Steve Smith kissed the badge on his helmet, as decorum demands, then thumped the badge on his chest. It was an appropriate one-two: Australia's captain had thrown body and soul into an Ashes innings for the ages, rousing his side and deflating England. Truly, this has been a gripping first Test.
By the time Australia's last man Nathan Lyon was out for nine, Smith had made 141 runs of the highest class and character. At 209 for seven, Australia's unassailable record at the Gabba was looking distinctly assailable. At 328 all out, they led by 26. On such innings do series hinge.
And its value went up another notch when, with England's second innings not yet four overs old, Alastair Cook hooked Josh Hazlewood to fine leg, where Mitchell Starc judged a tumbling catch to perfection.
Steve Smith produced a magnificent innings scoring 141 runs as the Australia captain helped his country gain the initiative
Smith's innings proved the difference between the two sides as he scored the slowest Test century of his career off 261 balls
Smith was pumped up as he wrestled back the initiative from England with a captain's performance for Australia at the Gabba
Australia then gained the early wicket of Alastair Cook for just seven runs, with Josh Hazlewood claiming the prize scalp
The pumped-up Hazlewood celebrates after Cook hooked and was caught by Mitchell Starc at fine leg
Cook can only look on in dismay as Australia as Hazlewood celebrates an important breakthrough in England's second innings
Hazlewood then claimed the wicket of James Vince for two runs as England wobbled at the start of their second innings
Steve Smith is mobbed after taking the catch that removed James Vince off the bowling of Josh Hazlewood (left)
The dismissal had shades of Cook's fatal flap at Mitchell Johnson at Adelaide four years ago. But by then England were mentally done and dusted, already on the brink of going 2-0 down.
This time, there is a game up for grabs. Having watched Smith leave everything short until he was into three figures, Cook was unable to resist the bouncer. It will not be a shot he dwells on in his dotage.
Worse, it got Australia's tails up, and England still trailed by nine when Hazlewood squared up James Vince, who could only edge to that man Smith at second slip, his first-innings 83 a distant memory. As so often, the Gabbatoir smelled the blood of several Englishmen.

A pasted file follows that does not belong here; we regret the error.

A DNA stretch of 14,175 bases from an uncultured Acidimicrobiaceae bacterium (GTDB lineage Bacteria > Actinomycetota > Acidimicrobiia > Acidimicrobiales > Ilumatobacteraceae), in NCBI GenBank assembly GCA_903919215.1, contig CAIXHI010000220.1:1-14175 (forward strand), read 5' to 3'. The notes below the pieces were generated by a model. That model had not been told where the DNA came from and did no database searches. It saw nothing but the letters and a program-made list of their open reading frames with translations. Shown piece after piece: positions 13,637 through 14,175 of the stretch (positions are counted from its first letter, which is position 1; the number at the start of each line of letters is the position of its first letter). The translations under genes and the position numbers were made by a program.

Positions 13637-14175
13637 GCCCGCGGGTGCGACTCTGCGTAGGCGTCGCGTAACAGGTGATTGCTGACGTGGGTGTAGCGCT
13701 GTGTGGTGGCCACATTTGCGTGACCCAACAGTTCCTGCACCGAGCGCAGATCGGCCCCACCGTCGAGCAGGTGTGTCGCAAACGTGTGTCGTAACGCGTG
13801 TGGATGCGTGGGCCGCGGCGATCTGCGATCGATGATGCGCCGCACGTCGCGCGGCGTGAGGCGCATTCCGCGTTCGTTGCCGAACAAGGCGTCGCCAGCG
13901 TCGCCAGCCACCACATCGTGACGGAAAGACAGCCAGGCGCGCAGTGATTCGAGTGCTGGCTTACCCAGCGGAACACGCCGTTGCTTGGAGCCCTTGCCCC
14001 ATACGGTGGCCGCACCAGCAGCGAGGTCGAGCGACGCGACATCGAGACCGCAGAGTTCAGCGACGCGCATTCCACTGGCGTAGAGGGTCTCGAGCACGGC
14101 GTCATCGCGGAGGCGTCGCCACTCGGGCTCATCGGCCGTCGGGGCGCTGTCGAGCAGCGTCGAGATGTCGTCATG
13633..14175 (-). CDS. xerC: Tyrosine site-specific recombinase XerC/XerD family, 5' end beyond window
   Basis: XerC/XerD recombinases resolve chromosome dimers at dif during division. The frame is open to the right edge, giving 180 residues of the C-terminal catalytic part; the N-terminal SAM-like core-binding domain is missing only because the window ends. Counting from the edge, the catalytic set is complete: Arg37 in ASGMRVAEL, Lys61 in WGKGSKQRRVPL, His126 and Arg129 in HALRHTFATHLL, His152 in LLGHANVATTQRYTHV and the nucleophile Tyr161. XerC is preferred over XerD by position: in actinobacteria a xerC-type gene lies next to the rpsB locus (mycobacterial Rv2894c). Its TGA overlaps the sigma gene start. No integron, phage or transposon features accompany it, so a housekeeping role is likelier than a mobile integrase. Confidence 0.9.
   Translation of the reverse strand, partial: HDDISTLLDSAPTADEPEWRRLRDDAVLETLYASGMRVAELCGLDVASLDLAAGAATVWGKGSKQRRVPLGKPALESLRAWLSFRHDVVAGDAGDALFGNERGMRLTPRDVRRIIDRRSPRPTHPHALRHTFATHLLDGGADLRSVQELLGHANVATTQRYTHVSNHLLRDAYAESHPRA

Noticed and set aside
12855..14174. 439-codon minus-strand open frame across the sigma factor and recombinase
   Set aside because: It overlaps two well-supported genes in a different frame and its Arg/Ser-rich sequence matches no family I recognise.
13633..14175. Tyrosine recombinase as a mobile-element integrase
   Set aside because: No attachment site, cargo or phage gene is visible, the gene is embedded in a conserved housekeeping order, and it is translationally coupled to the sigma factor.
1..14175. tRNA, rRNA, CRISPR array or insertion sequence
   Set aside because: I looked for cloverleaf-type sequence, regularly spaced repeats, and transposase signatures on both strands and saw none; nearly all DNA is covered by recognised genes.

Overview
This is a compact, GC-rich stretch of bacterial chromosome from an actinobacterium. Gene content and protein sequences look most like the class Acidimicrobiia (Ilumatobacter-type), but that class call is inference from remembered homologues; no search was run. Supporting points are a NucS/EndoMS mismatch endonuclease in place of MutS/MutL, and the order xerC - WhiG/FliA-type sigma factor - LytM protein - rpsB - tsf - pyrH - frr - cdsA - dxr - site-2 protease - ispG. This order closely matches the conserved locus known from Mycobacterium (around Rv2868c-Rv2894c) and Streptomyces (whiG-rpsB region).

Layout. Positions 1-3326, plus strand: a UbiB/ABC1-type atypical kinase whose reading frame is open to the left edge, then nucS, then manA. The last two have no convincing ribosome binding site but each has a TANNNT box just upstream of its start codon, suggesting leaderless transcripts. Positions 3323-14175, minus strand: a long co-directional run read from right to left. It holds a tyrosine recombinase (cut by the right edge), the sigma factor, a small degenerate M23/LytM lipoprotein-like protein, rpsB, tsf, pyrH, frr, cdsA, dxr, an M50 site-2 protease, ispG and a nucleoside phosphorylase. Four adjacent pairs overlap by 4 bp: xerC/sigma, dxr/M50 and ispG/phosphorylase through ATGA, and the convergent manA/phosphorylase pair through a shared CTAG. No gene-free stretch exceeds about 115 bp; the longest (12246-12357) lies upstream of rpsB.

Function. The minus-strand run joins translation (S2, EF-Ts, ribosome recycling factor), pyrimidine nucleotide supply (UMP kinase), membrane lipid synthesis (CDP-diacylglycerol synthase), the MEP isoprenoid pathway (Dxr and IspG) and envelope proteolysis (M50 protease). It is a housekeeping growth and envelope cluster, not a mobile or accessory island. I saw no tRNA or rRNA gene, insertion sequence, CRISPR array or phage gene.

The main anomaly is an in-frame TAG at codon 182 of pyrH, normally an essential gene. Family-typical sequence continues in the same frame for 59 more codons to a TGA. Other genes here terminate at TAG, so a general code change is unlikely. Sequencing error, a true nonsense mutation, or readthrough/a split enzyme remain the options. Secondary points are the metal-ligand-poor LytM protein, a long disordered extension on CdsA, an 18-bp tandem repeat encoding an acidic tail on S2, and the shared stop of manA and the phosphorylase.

In roared Starc to land a horrible blow on the helmet of Joe Root, yet to score and understandably rattled. The sight of David Warner scurrying over to offer his condolences was confirmation that Australia spied their chance. It was the scenario Smith had spent the previous eight and a half hours constructing.
England had not bowled badly – far from it. They restricted Australia to 48 runs in a morning session which produced three wickets, and all told kept them to 2.51 runs an over.
Since England themselves had attracted opprobrium from the local media for scoring at 2.58 during their first-innings 302, this was a moral victory of sorts.
But it's real victories that interest Root's side, and Smith's tour de force was spoiling their fun.
For much of the day, the Australian reply looked as if it would die a slow death. Stuart Broad out-thought Shaun Marsh with a slower delivery in the sixth over of the morning, before he and Jimmy Anderson each struck in the first two overs with the second new ball: Tim Paine caught behind off Anderson for 13, Starc caught and bowled by Broad for six.
Shortly before lunch, Australia were seven down and still 93 behind. Not since 2003-04 against India had they conceded a first-innings lead here. England prepared to create a small slice of history.
Instead, Pat Cummins knuckled down, and Smith buckled up. As they had done rather more successfully against Warner on the second evening, England tried to dry Smith up, either hanging the ball outside off stump or sending it over his head.
Stuart Broad reacts as Steve Smith brings up his